Some time back I was offered Natoora’s Spring Box for review.
(I know this post is a little late, given that the box arrived in late May, but it took us a little time to use the contents and also coincided with a really busy period for me, food blogging wise, with lots and lots and lots of restaurant reviews, events, cookery book reviews and more to write and post!)
I have to say that we were genuinely shocked when the box arrived. We really couldn’t believe the huge volume of packaging for the small selection of fruit and vegetables inside! I knew they would be using a courier for delivery, rather than their own distribution network, as we fall outside the area they currently cover themselves. But still, we were taken aback. I went back to Natoora and asked them about it as we do try to reduce the amount of waste we produce, as a household.
For London deliveries where we use our own drivers and vans and have more control we use simple brown paper bags. For deliveries by courier as you rightly presumed, we need to protect the produce more. We have tried to reach a middle ground between being able to keep the products fresh and intact whilst in transit and using the minimum amount of packaging. The components of the inflated liner and the ice packs make sure that the produce is kept fresh. The liner can be deflated and put in the bin and the cardboard box recycled. We decided on the liner because…
- In production just 4% of the raw materials are required for the liner versus the equivalent Styrofoam packaging that would be needed to send your order
- Before inflating the freight and warehouse space required for the liner is just 10% of that required for Styrofoam
- Landfill is significantly reduced
But I’m still keener on the packaging used by some of their competitors. For example, Abel and Cole use (much smaller) cardboard boxes for their fruit and veg (and styrofoam boxes for meat, fish and dairy) but, more importantly, they encourage customers to return boxes from previous deliveries to their delivery drivers when they drop off the next box, and they re-use the packaging as many times as possible before it disintegrates. Whilst I can see that their styrofoam boxes require more initial warehouse space, I also like how they are used many times, before being relegated to waste.
Being economical (both financially and environmentally) about waste doesn’t just refer to reducing the volume and ensuring the materials are recyclable – it also means making the best use of packaging and insulation in the first place, before discarding it as rubbish.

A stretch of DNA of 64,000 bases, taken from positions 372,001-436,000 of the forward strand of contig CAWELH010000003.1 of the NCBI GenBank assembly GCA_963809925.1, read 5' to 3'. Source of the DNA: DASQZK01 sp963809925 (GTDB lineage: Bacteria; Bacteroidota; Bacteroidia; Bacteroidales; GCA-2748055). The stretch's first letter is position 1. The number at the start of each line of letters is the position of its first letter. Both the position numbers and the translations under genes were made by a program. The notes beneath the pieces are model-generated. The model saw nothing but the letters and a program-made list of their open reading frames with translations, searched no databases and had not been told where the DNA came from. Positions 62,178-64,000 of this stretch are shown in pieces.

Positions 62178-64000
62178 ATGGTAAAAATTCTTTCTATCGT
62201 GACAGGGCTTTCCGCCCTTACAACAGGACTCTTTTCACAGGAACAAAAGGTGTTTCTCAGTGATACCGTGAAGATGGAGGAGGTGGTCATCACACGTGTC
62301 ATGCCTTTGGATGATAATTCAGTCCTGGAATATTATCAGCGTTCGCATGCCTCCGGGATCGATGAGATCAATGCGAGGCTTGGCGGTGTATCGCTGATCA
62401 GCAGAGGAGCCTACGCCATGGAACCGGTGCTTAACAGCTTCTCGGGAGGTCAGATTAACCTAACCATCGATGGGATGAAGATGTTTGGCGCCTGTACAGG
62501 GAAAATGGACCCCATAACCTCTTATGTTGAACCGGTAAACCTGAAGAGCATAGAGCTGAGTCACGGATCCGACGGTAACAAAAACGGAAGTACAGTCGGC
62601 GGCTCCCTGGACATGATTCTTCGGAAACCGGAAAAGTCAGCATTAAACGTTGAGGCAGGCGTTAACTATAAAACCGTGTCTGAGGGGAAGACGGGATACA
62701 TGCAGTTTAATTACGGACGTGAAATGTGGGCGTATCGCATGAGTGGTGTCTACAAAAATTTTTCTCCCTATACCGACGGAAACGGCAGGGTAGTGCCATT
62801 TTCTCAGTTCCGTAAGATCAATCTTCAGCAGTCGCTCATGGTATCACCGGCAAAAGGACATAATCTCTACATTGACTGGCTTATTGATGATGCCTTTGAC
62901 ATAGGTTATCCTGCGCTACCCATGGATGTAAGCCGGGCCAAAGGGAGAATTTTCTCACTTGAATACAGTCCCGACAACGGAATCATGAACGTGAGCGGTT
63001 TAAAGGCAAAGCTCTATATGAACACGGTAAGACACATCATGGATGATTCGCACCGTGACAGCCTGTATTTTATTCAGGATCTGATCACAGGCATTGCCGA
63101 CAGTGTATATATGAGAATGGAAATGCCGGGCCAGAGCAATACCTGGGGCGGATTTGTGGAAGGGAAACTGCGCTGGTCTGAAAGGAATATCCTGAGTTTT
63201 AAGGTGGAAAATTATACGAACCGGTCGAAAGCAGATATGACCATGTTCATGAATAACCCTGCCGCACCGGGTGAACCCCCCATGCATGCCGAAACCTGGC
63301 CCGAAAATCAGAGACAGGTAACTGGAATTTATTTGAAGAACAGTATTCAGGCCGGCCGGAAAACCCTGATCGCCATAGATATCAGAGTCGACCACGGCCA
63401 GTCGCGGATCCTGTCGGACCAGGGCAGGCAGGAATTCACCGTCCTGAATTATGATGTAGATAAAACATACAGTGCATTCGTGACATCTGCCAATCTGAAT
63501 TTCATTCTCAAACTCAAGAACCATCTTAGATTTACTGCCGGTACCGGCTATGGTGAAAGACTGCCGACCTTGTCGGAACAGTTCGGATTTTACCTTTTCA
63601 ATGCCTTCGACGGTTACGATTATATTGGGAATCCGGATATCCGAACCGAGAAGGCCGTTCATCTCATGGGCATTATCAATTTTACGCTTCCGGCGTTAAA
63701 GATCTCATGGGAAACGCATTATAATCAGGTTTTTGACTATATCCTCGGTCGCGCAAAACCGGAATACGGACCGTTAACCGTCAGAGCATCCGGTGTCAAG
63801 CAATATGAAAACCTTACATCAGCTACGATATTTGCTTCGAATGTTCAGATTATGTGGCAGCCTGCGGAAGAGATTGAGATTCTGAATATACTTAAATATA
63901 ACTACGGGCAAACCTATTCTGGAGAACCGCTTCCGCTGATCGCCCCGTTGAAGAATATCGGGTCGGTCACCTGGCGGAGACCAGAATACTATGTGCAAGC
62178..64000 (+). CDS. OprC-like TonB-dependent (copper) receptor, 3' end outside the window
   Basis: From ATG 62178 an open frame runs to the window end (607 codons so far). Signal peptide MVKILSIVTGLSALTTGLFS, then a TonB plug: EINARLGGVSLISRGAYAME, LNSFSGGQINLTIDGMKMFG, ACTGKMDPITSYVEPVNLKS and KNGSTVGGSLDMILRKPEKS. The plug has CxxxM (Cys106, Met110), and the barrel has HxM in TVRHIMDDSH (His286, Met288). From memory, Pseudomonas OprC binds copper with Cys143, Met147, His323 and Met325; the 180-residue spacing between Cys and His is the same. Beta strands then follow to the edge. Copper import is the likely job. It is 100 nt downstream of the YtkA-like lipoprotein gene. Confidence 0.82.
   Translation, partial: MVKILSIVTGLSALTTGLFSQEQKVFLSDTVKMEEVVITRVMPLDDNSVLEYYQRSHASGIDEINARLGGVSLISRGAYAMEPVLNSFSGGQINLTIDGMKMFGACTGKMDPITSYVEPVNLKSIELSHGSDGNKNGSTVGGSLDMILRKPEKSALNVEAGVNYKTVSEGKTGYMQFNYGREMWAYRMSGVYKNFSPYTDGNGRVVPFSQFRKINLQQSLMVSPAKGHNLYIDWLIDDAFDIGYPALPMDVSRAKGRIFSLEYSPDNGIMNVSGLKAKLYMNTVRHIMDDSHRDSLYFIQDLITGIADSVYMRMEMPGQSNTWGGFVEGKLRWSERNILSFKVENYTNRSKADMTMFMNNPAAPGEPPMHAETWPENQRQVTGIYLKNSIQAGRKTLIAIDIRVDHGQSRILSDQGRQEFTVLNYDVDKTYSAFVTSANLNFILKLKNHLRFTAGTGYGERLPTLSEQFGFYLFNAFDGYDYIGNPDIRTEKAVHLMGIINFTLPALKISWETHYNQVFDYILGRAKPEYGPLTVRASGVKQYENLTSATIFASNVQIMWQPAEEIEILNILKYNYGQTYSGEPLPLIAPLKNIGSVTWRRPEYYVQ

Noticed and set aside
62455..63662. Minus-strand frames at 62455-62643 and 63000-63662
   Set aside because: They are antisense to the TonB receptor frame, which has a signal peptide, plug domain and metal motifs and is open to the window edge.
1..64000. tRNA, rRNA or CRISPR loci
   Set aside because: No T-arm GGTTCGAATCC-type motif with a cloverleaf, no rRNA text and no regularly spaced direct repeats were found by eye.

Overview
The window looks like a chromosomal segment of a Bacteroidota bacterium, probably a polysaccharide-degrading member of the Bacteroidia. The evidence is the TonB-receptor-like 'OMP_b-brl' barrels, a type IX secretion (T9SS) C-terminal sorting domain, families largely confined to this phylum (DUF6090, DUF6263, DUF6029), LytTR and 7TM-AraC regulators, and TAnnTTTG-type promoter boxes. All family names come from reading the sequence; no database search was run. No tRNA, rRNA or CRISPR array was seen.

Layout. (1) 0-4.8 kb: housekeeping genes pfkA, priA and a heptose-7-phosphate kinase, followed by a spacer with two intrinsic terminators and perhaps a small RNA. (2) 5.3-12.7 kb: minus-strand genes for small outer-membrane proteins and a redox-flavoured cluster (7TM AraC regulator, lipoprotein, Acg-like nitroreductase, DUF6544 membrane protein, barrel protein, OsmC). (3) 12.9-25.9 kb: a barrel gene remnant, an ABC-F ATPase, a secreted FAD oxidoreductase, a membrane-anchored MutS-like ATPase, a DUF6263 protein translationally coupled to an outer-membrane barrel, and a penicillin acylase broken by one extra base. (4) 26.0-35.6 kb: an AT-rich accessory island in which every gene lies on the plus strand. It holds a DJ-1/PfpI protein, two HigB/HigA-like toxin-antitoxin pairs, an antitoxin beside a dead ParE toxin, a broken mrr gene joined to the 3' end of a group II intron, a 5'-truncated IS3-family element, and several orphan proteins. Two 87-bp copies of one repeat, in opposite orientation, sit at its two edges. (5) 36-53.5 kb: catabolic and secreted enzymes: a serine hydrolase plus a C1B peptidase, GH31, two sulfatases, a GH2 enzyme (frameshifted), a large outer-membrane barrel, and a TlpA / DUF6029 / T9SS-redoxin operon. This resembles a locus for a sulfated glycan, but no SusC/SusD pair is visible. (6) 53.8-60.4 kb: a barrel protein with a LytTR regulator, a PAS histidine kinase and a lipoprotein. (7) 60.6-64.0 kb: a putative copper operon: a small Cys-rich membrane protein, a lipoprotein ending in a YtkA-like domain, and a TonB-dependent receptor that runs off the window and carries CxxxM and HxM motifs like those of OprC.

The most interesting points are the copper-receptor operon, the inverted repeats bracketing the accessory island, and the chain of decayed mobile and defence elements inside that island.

Anyway, on to the contents of the selection box. I found them a little variable.
- The strawberries and potatoes were excellent. Proper, wonderfully flavoursome strawberries, the very best of what this fruit can be. Decent, fresh and tasty new potatoes too.
- The tomatoes ripened well on the windowsill and they too were then a good example of this quintessential salad fruit.
- Many of the pea pods contained grossly underdeveloped peas, which meant that the overall volume, once the entire bag was podded, was a very small serving indeed. But those we had were good enough.
- The asparagus was disappointingly woody, though apparently other reviewers sent boxes within the same 2-3 week period enjoyed theirs much more.
- The loquat were somewhat battered but I enjoyed them, having never tasted this fruit before.
- I passed the green leaves on to my mum, as we were running out of time to eat them, before they were past their best.
- I’m afraid I had no idea what the sticky stalked greens were as there was no information included within the box whatsoever. Natoora responded that most customers would already have read the full list of contents on the website before buying, but I still think a single sheet listing the contents would be useful. Apparently the sticky green things were bruscandoli (wild hops).
Whilst the spring box is no longer available, Natoora are offering a fruit box, a vegetable box and a mixed fruit and veg box. If you’re a Londoner, in the area they currently deliver to themselves, it may be worth giving them a go – if you do, please let me know how you get on both in terms of quality of produce and volume of packaging!